Inside Story

Taking on Twitter over hate speech

A Jewish group’s lawsuit sets free expression, privacy, online accountability and state control on a collision course.

A Jewish group in France is taking Twitter to court demanding the micro-blogging site name the users who posted anti-Jewish and racist tweets.

Twitter is being accused of failing to implement safeguards against racism – an issue that has effectively put freedom of expression, personal privacy, online accountability and state control on a collision course.

The Paris office of the French Union of Jewish Students only has five permanent staff and relies entirely on donations.

We are not angry at Twitter. We are angry that they don’t act responsibly and that they don’t want to follow the French law.”

– Elie Petit, the vice-president of the French Union of Jewish Students

But the group is taking on one of the giants of the internet, Twitter, and they expect to win.

They want the French high court to order the micro-blogging site to reveal the names of people who posted anti-Semitic tweets so they can be prosecuted.

The controversy began in October with one or two people posting under #agoodjew which grew into a wave of hateful messages under #adeadjew, and becoming the third most-viewed subject on Twitter in France.

The union kept a record of the offensive tweets and gave them to Twitter, which agreed to remove them last November.

It is a worrying sign, mimicking what is happening on the streets. Over the past year the number of anti-Semitic acts in France has doubled.

After the hashtag ‘if my son is gay’ trended on Twitter for two days, Najat Belkacem-Vallaud, the French minister of women’s rights, called on the site to censor hate speech.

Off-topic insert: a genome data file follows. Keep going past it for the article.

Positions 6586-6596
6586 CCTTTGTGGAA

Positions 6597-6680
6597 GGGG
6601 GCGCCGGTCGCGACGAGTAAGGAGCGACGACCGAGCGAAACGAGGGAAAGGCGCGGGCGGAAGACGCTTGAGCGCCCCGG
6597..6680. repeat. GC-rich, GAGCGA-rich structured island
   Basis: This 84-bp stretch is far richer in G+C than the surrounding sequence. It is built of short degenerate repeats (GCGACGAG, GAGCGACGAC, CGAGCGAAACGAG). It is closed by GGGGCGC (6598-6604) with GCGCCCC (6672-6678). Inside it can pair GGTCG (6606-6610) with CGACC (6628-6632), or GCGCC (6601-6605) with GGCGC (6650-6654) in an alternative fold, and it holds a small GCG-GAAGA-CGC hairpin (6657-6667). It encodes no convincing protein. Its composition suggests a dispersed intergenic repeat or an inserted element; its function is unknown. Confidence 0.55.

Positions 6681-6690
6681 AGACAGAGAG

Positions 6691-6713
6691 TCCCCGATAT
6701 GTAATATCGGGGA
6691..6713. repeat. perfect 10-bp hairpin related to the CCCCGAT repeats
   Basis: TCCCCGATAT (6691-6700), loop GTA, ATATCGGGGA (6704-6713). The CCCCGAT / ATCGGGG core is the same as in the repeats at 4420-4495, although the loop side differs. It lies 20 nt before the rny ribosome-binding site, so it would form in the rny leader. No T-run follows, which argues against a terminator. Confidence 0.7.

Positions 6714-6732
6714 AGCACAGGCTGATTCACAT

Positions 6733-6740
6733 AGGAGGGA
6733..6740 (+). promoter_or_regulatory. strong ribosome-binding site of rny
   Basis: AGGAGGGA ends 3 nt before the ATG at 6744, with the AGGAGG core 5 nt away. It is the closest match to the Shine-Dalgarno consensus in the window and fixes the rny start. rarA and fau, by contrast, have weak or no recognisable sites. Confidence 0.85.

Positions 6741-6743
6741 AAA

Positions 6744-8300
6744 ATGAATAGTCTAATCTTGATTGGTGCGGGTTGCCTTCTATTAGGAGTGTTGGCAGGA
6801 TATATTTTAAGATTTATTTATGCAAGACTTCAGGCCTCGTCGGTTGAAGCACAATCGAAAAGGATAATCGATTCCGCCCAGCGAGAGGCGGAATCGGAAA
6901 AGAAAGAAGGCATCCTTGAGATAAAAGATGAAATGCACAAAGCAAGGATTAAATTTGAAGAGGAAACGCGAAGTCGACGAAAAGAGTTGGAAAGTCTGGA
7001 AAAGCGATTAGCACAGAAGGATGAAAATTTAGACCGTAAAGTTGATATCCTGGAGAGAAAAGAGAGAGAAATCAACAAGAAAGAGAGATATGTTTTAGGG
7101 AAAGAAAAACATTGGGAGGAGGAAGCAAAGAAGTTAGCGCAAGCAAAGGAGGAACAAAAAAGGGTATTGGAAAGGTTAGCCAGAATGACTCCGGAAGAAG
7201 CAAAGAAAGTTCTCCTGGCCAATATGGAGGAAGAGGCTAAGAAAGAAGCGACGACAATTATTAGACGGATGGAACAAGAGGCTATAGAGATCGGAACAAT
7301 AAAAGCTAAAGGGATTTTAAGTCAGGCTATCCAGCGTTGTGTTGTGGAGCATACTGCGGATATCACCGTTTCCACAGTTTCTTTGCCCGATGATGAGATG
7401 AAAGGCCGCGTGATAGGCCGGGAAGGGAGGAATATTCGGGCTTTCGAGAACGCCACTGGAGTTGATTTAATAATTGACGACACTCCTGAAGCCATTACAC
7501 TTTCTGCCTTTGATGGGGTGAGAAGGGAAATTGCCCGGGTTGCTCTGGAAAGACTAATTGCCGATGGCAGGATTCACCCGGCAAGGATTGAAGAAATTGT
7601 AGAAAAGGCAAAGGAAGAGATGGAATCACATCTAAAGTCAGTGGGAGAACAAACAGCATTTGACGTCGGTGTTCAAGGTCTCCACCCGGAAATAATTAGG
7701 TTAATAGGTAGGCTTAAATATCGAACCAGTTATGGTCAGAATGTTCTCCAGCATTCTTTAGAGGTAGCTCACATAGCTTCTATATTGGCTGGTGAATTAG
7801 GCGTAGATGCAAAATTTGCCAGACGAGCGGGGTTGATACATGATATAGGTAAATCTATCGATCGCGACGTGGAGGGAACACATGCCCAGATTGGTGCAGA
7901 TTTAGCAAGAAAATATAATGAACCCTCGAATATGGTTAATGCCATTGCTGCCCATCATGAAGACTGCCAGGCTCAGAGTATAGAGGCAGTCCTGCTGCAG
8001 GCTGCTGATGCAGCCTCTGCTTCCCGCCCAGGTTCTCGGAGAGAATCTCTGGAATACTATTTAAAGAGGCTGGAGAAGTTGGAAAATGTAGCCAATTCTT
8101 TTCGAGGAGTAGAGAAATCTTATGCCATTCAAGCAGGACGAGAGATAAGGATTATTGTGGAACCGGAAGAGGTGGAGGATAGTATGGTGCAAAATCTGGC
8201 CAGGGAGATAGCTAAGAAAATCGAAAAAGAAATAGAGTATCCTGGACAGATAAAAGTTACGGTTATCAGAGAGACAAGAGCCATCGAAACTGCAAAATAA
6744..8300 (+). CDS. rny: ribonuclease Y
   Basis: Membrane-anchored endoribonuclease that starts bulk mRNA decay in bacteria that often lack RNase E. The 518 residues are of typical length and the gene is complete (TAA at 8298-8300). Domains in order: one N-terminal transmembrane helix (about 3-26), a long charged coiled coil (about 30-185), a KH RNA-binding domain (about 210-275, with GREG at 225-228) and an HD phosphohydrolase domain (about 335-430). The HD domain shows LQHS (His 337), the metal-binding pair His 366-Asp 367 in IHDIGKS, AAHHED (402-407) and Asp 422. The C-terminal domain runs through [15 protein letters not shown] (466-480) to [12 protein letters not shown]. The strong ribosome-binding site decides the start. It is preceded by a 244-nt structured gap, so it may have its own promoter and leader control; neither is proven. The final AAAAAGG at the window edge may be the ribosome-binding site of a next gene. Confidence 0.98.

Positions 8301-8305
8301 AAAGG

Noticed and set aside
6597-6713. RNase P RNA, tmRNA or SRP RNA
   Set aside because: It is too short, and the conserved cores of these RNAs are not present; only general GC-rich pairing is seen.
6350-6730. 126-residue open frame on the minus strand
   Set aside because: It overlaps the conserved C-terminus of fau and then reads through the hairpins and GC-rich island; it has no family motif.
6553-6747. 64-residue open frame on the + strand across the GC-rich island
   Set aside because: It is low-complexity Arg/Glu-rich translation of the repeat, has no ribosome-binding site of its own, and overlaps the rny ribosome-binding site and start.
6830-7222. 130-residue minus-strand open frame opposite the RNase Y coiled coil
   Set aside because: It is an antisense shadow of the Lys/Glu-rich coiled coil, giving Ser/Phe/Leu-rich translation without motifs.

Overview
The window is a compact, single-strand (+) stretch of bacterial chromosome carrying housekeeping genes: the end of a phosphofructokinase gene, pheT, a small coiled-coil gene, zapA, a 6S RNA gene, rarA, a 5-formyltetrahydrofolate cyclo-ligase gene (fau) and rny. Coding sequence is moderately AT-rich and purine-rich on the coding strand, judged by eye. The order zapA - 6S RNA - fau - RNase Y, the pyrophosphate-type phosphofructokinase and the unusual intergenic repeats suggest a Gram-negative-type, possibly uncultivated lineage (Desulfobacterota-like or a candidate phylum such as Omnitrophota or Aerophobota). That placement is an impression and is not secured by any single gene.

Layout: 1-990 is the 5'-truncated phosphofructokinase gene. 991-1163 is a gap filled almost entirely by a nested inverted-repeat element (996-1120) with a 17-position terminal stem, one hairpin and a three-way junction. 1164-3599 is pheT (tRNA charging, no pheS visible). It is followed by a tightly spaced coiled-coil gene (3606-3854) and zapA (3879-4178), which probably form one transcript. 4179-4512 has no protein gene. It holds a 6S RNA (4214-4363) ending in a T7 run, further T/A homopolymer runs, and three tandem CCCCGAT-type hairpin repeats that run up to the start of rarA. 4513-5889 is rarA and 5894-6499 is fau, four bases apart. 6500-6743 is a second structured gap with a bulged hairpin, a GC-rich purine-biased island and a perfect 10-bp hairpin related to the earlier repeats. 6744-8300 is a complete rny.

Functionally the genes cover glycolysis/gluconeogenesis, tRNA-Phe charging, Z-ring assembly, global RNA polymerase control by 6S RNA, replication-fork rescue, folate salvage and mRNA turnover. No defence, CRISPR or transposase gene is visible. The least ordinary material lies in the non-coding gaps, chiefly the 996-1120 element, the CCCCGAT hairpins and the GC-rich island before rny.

Here what the Jewish students’ union is trying to do is pursue what’s a law in France, and it’s simply not to get people’s names but to get the information they need to enforce legal rights. I think that’s reasonable. I don’t expect Twitter proactively to monitor this kind of thing but it certainly should comply with any order of the French court.”

– Carl Gardner, the editor of

Belkacem-Vallaud said: “I want, without prejudice to any legal action, to call upon Twitter’s sense of responsibility so that it can contribute to the prevention and the avoidance of misbehaviour like this.”

The anonymity provided by the internet means hate speech is harder to police, and it will need fresh legal thinking.

Asked for a comment, Twitter repeated its standard statement: “Twitter does not mediate content. If we are alerted to content that may be in violation of our terms of service, we will investigate each report.”

On its own blogsite, Twitter says it cannot possibly filter out content before it appears. Instead, it says: “We will withhold specific content only when required to do so in response to what we believe to be a valid and applicable legal request. Any content we do withhold is clearly identified to users in that country as being withheld. And we are now able to make that content available to users in the rest of the world.”

Tuesday’s case could force Twitter to re-examine how it operates. A ruling is expected within the next two weeks.

Joining the Inside Story discussion with presenter Shiulie Ghosh are guests: Elie Petit, the vice-president of the French Union of Jewish Students; Danny Schechter, an independent filmmaker, author on media issues and the editor of; and Carl Gardner, a former government lawyer and the editor of the legal news website

“This is a very slippery slope. You begin to designate certain people guilty of hate speech by removing what they have to say or giving their names and the like. And you create an environment which is intimidating of all free speech, where people won’t express themselves fully.”

Danny Schechter, the editor of

High-profile legal action against Twitter:

  • In May 2011, British footballer Ryan Giggs threatened to sue Twitter, after his extramarital affair was revealed in tweets despite his efforts to gag the press
  • In February 2012, the Brazilian government filed a lawsuit demanding twitter suspend the accounts of users who were tipping off drivers about police roadblocks and speed traps
  • Also last February, an Australian man sued Twitter after a tweet from a TV personality Marieke Hardy linked back to a post wrongly accusing him of being the author of a hate blog
  • In December 2012, the UK’s former Conservative party treasurer Alistair Lord McAlpine announced he would go after Twitter users for wrongly accusing him of being a child molester.